illustration of a woman holding a glass of wine and a man, Prufrock, standing opposite her

The Love Song of J. Alfred Prufrock

by T. S. Eliot

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What does the name "J. Alfred Prufrock" suggest about the character's personality?

Quick answer:

The name "Prufrock" is an unusual one, and its sound suggests it belongs to a man of the old world. The poem's title seems to suggest that Prufrock is unsure how to approach his love object, and Eliot uses the title to imply the protagonist's uncertainty about whether or not he "dare" take this step.

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This is an interesting question. I think we could draw several conclusions from the name Eliot chose not only for his protagonist but also for his poem. We would ordinarily expect a love song to be something passionate and intimate: Alfred's love song. But Eliot doesn't title his poem this. Channeling the state of mind of his protagonist—unsure whether he "dare" approach the object of his desires—Eliot's title is stilted, inappropriate, like a love letter signed "yours sincerely." The tone does not jive with the subject matter, giving not only the protagonist's full name, but also the initial of the first name, which he does not use. The protagonist is unsure how to approach the whole situation, and he consequently misreads it.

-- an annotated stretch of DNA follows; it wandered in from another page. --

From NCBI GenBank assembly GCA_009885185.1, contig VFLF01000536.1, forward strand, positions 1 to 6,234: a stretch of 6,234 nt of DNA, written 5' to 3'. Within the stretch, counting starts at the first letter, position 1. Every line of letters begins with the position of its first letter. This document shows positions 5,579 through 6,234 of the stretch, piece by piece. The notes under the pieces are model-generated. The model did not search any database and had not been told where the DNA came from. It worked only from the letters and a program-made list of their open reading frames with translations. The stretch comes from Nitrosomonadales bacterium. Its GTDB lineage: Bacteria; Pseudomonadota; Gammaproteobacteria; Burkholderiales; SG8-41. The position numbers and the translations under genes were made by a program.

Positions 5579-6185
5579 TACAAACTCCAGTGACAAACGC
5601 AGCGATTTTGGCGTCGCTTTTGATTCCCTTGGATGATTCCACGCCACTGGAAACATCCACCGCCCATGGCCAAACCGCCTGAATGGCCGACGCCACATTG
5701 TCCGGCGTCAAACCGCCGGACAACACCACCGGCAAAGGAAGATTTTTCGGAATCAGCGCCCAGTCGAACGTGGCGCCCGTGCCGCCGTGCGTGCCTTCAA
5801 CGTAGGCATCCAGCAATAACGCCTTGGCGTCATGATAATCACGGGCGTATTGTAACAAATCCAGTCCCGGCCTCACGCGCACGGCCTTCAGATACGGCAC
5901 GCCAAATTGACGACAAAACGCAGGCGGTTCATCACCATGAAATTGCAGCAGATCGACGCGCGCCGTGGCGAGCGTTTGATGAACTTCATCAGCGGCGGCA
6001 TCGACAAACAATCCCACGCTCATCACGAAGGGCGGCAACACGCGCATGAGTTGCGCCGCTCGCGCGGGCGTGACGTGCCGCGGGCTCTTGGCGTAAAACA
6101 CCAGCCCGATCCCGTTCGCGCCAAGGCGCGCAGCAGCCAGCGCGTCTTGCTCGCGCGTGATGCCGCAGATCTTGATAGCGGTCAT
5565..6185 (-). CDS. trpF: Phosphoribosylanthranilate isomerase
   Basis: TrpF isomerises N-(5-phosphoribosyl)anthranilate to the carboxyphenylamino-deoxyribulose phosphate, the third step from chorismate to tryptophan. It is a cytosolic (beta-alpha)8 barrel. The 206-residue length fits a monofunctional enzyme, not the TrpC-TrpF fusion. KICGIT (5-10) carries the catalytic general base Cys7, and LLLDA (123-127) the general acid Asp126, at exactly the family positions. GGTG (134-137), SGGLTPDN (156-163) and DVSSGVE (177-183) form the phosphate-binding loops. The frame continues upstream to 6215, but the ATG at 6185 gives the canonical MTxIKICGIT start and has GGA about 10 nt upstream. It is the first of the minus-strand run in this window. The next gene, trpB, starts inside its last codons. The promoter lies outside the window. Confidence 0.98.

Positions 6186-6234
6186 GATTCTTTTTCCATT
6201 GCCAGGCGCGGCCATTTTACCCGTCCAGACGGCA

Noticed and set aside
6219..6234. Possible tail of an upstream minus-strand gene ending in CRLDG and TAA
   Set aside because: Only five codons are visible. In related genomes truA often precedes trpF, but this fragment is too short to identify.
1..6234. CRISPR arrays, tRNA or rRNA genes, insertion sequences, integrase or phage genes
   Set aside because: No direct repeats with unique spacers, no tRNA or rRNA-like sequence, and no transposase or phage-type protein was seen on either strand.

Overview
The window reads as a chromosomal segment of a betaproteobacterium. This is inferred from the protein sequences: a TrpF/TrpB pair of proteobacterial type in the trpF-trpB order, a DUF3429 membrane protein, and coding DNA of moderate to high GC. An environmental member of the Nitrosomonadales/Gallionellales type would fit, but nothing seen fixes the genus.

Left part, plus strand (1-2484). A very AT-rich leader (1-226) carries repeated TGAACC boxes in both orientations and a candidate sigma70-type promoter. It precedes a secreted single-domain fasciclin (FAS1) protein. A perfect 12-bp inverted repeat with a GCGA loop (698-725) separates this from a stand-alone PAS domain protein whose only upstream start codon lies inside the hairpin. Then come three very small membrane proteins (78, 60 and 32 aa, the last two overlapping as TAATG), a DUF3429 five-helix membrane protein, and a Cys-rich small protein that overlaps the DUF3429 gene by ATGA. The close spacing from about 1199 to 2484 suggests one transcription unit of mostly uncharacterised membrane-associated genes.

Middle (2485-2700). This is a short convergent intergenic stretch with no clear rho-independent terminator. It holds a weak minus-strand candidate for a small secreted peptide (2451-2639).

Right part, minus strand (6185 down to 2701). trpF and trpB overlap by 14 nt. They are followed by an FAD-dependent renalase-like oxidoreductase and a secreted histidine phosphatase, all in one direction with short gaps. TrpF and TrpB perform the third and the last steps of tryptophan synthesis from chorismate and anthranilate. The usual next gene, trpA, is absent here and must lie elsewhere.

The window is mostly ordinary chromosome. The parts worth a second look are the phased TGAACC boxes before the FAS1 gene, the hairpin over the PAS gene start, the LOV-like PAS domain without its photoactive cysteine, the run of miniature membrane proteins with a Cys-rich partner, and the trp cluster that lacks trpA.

The name itself also has certain connotations. "Prufrock" is a very unusual name; in terms of its sound, it suggests frock coats, something old-fashioned and English. Prufrock is a man of the old world, dressed in an old-fashioned way and unable to connect to modern life.

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Concerning Eliot's "The Love Song of J. Alfred Prufrock," the name Eliot uses is considered to be highly stylized.  This is probably the most important aspect of the name.

The name does suggest a businessman, also, but this is probably not so vital.

The name, J. Alfred Prufrock, being so formal, contrasts with what one usually thinks of with the words:  love song.  And that's the point.  In other words, the connotations, or word associations, of "J. Alfred Prufrock," contrast with the connotations of "love song."

That is the speaker's state of existence.  He contrasts with anything that can be termed a love song.  He is socially inept.  He is on his way to ask a woman some vital question during tea, and he never even makes it there. 

He is isolated and alienated and socially ineffective.  His love song is not much of one. 

This contrast, by extension, is also the state of modern man.  Humans are alienated and isolated, and the speaker represents all of us.   

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